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Vernon Brown 1996
Vernon J. Brown ‘96, CPA, chairman and CEO of V. Brown & Company, Inc., began his career in the entertainment industry representing such innovative hip-hop groups as Public Enemy and the platinum selling R&B group Surface. He has established himself as one of the entertainment industry’s leading business managers by representing such artists as the late rapper Notorious BIG, Public Enemy, urban soul singer D’Angelo, Erykah Badu, Brian McKnight, and the Cash Money Records Empire. Brown launched V. Brown & Company, Inc., in 1992, a business/ personal financial management company located in New York City. Brown’s knowledge, experience, leadership and clients range far and wide in all areas of entertainment and sports. Vernon represents fashion models including Caroline Trentini, May Andersen & Noemi Lenoir; sports stars such as Allan Houston, Charlie Ward, Ty Law, Vernon Davis & Joe Haden; as well as recording artists, film producers, and actors.
Sports and Entertainment Advisor Reaches for the Stars
Late-night dinners, plenty of pro-ball games, and recording sessions that stretch into the early hours of the morning might not be the lifestyle that every aspiring tax or trusts-and-estates attorney envisions, but it's a fast-paced dream that Vernon J. Brown, class of 1996, has turned into reality as chairman and chief executive officer of the financial management services company that bears his name.
As the business manager for show business clients like Grammy nominee Erykah Badu & R&B artist Brian McKnight, Mr. Brown and his staff of eighteen handle everything from paying bills to collecting paychecks, setting up budgets, dealing with tax matters, and developing long-term investment programs. Whether a client is buying or selling a business, getting a divorce, negotiating performance contracts becoming embroiled in a lawsuit that could affect his or her cash flow, V. Brown & Company, which is based in Manhattan, can provide advice.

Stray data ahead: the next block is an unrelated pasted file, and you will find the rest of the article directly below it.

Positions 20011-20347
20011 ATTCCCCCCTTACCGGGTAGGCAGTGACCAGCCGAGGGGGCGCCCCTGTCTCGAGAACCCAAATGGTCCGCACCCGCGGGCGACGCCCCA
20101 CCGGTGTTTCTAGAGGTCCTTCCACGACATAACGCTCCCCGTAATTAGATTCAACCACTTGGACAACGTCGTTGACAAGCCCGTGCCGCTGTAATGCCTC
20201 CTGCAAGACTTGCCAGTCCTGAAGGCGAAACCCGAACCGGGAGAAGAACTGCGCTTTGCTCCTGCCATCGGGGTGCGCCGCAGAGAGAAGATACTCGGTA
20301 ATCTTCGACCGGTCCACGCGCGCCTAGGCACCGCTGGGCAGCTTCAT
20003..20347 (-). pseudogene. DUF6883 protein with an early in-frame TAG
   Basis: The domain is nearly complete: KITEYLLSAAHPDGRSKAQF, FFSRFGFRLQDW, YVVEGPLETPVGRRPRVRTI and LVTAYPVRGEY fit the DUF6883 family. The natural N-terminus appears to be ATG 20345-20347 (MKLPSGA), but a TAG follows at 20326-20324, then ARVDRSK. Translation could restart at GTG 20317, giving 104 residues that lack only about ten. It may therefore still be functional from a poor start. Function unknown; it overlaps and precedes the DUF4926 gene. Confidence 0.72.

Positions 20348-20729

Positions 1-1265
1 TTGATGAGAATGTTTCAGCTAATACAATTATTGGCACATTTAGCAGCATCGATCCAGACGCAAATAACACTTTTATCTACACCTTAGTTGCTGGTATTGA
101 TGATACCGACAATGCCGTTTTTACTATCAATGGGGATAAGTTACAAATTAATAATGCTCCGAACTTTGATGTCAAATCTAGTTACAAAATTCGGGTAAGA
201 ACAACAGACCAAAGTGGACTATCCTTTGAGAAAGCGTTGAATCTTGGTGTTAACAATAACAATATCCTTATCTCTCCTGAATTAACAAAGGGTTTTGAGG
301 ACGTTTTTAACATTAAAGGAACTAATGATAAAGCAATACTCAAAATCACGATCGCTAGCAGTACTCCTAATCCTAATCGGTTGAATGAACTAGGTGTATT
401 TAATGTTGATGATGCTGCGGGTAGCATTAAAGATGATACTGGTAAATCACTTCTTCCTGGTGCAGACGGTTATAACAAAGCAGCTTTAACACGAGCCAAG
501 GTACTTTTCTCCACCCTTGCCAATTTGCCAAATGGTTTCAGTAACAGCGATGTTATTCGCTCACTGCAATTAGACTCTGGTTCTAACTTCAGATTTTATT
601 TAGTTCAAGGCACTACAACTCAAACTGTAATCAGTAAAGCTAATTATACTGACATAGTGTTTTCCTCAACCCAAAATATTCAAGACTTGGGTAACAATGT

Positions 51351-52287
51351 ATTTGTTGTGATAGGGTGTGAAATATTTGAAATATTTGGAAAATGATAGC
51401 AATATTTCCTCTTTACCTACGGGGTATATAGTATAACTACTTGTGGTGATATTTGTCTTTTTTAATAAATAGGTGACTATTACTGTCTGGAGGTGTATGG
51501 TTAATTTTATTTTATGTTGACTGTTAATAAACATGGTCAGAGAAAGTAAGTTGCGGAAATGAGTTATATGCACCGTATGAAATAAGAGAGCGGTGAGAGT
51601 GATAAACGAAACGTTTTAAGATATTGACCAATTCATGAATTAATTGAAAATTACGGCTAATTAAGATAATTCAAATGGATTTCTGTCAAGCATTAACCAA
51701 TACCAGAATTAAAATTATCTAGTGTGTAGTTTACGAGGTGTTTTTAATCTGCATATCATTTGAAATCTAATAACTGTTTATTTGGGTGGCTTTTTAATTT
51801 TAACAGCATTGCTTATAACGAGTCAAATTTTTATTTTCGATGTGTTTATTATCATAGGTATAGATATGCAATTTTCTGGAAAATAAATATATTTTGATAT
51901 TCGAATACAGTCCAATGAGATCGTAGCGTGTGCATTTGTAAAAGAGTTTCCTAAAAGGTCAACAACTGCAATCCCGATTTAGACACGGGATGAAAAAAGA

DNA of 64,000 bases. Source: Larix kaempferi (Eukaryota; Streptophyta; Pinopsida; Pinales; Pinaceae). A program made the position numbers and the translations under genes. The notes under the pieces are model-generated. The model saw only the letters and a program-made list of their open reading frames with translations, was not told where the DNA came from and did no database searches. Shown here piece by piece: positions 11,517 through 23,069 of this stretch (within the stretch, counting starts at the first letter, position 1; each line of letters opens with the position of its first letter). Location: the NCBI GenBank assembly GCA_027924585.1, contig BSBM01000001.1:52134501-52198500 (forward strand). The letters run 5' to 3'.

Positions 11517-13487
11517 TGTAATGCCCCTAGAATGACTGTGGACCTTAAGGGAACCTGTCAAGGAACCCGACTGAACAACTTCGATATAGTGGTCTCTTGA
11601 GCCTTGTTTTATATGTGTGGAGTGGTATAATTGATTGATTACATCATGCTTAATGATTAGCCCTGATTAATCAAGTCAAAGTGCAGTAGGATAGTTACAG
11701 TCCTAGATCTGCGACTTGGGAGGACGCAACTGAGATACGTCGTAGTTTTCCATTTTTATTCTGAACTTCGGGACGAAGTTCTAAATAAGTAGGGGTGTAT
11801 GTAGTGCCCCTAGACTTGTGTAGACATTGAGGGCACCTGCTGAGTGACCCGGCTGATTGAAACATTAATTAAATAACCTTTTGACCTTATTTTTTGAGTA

Although headliners like Ne-Yo, Derrick Morgan & Shaun Phillips make up much of the company's client roster, Mr. Brown can help "anyone who has a hectic life," he explained. "A business executive might be traveling for two or three weeks at a time," Mr. Brown observed. "The average executive doesn't have the time to go straight home and sit down to pay the American Express bill," he said.
"My job is to guide and navigate people through a lot of decisions," Mr. Brown explained of his clients, many of whom grew up in modest circumstances before abruptly becoming millionaires. "There is a temptation to enjoy the money," admitted Mr. Brown, who on one recent day counted on his to-do list a directive from a client to bid enough to get a classic car being auctioned at Christie's. Mr. Brown advises clients to enjoy their newfound wealth—but in moderation.
"In the sports and entertainment fields, careers can be very short," Mr. Brown noted. His task is to make sure his clients are able to maintain their lifestyle "even after the public is no longer buying their records," he said.
Mr. Brown, who began his career providing financial advice and accounting services for medical professionals, saw his music and entertainment business blossom when he happened to meet a radio program director who became a client and then referred others in the business to Mr. Brown. V. Brown & Company was formed in January 1992. A year later, Mr. Brown enrolled at Pace Law School.
"A business manager does not have to be a lawyer," Mr. Brown acknowledged. "But in my travels, ninety percent of the people I dealt with were lawyers," he said. Despite being a certified public accountant who had graduated from the City College of New York in 1984, having a J.D. could only help him further his career. Even if he doesn't work a typical lawyer's hours, that's okay.
"My clients do not have a lot of time," Mr. Brown said. Since those who have achieved great success typically are working hard to maintain it, Mr. Brown might end up meeting with a client after a performance or whenever the client can spare a moment. "I might be sitting in a studio at 2 a.m. going over financial statements," Mr. Brown acknowledged.